Thomas LeeperThe EU referendum campaign has made it apparent that a large number of voters are reluctant to trust politicians and experts. But who do they trust? Based on a unique study of 3,000 British voters, Sara Hobolt, Thomas J. Leeper and James Tilley conclude that a largely overlooked factor is the influence of the behaviour of people from the same social group. They show that informing respondents of the intention to vote of those ‘like them’ has a clear impact on their opinion about the referendum.

Many voters have had enough of politicians and experts telling them what to think and how they should vote in today’s referendum on EU membership. A recent YouGov Poll (13-14 June) showed that 81 per cent of Leave supporters and 67 per cent of Remain supporters do not trust politicians on the EU referendum. They are equally unlikely to trust the media (76 per cent do not trust newspaper journalists). But who do voters listen to if they have no faith in politicians and experts when it comes to the EU referendum?

Evidence from a unique study of over 3,000 British voters shows that voters can be persuaded to vote the same way as other people ‘like them’. People who identify as working class, for example, are more likely to vote Leave if they are told that other working class people are voting against EU membership. Similarly, young voters are swayed by information that younger people are more pro-Remain than older voters, and voters who feel English are more likely to vote Leave when told that other people with a predominantly English national identity will also do so.

People like me – the impact of social identity cues

Much of the commentary on how people make up their minds in this referendum has focused on the power of politicians and experts to shape vote intentions. Is Boris more persuasive than Dave? Will Obama’s plea for Britain to stay in the EU make a difference? Do letters from directors of big companies, economists or historians to newspapers backing one side or the other actually matter?

Certainly evidence shows that politicians and experts can make a difference in referendum campaigns. Partisan supporters listen to their party when it comes to deciding on complex issues such as EU membership. And expert assessments of the risks and opportunities of staying in, or leaving, the EU provide important and often credible information. Yet, the survey evidence also shows that a large number of voters are reluctant to trust politicians and experts, and feel confused and even frustrated with the opposing arguments, information and misinformation that have been presented to them during the campaign. So how else do people make up their minds?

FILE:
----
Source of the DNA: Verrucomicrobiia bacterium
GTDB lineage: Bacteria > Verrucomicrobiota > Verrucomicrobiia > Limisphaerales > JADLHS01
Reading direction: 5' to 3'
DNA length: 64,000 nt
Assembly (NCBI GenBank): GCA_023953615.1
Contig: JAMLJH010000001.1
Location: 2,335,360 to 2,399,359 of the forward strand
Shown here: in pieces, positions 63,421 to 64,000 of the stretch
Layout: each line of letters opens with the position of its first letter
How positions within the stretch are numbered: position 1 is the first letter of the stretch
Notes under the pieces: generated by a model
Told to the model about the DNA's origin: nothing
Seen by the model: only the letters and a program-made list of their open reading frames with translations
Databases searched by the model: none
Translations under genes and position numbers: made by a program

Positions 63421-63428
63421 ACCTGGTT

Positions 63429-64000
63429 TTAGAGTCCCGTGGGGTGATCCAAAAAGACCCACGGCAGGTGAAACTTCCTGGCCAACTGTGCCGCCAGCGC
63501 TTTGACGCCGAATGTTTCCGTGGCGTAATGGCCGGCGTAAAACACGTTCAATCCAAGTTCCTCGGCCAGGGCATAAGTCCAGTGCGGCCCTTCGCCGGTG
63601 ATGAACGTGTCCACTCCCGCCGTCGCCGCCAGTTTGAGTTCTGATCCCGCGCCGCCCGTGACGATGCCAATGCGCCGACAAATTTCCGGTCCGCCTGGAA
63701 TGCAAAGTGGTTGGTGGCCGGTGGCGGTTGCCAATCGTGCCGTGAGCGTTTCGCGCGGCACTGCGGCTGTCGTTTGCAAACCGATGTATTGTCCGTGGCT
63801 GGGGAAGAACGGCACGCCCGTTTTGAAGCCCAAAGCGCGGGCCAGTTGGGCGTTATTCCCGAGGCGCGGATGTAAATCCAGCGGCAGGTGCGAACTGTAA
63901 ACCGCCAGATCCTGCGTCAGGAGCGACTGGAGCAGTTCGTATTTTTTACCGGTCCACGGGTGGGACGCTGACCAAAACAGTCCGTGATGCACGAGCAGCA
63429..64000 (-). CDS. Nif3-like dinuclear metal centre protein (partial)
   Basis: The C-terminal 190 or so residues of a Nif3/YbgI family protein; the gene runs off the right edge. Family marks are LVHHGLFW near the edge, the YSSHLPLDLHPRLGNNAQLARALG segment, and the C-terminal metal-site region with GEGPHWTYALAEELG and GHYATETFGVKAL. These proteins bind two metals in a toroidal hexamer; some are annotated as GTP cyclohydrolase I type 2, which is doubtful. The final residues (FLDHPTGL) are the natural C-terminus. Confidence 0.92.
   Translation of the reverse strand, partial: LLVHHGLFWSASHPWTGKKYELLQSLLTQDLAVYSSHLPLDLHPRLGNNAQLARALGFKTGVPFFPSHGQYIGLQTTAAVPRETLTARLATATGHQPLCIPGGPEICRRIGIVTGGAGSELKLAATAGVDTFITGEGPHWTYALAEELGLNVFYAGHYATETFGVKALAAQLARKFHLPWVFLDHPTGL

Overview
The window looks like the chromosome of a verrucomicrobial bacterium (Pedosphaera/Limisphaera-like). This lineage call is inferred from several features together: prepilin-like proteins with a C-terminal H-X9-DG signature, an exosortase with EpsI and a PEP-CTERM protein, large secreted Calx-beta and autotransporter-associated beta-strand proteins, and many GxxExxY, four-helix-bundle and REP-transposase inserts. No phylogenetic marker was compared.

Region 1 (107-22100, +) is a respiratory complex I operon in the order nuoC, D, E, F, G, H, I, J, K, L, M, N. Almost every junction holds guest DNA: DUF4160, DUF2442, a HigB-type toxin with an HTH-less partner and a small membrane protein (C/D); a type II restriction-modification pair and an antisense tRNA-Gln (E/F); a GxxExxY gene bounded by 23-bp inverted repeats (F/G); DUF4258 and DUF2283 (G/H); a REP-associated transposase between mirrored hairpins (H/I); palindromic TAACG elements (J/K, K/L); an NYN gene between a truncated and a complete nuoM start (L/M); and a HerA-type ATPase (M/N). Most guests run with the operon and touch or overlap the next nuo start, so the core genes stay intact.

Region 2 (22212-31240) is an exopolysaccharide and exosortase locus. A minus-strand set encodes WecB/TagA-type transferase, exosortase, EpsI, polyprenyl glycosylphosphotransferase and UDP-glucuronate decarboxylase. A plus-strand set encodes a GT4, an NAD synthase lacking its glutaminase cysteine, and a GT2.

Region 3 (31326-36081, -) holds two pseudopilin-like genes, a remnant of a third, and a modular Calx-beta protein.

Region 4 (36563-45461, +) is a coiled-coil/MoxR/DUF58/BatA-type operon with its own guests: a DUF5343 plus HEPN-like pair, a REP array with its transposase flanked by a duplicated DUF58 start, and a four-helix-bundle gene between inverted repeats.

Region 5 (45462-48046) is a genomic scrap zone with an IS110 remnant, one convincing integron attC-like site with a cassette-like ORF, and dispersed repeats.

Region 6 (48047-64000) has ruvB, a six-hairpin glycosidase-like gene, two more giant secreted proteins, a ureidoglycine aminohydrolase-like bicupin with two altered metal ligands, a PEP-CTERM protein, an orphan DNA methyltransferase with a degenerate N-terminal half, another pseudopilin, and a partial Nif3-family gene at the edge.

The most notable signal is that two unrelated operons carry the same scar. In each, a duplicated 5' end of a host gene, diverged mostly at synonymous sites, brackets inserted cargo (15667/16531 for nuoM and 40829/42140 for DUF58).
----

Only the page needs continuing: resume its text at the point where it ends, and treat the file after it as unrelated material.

An often overlooked aspect of how people form their opinions on complex political issues is that people listen to (or ‘take cues’) from the social groups they identify with. These social groups might be based on class, age, race or ethnicity. Even when social identities do not form a salient part of the political debate, priming social identities can have a powerful impact on people’s attitudes, as their opinions shift in the direction of the view held by the group. We show that this is also the case in this referendum.

Class, age and national identity matter

We designed a unique survey of a representative sample of over 3,400 British citizens, conducted by YouGov, to examine how such in-group identities matter in shaping opinion on UK membership of the EU. We focus on three social identities: class, age and national identity. Using an innovative experimental design, we show that social identity cues are just as powerful as party messages on how people should vote. People given information about their group’s preference are more likely to conform with that group’s majority view and vote the same way.

In our experiment we started by asking respondents about their social identities (age, class or national identity). One third of our sample was asked about their social class, specifically: ‘Most people think of themselves as either working class or middle class. What do you think of yourself as?’. Another third were asked whether they considered themselves as young or old, and the final third whether they thought of themselves as English or British.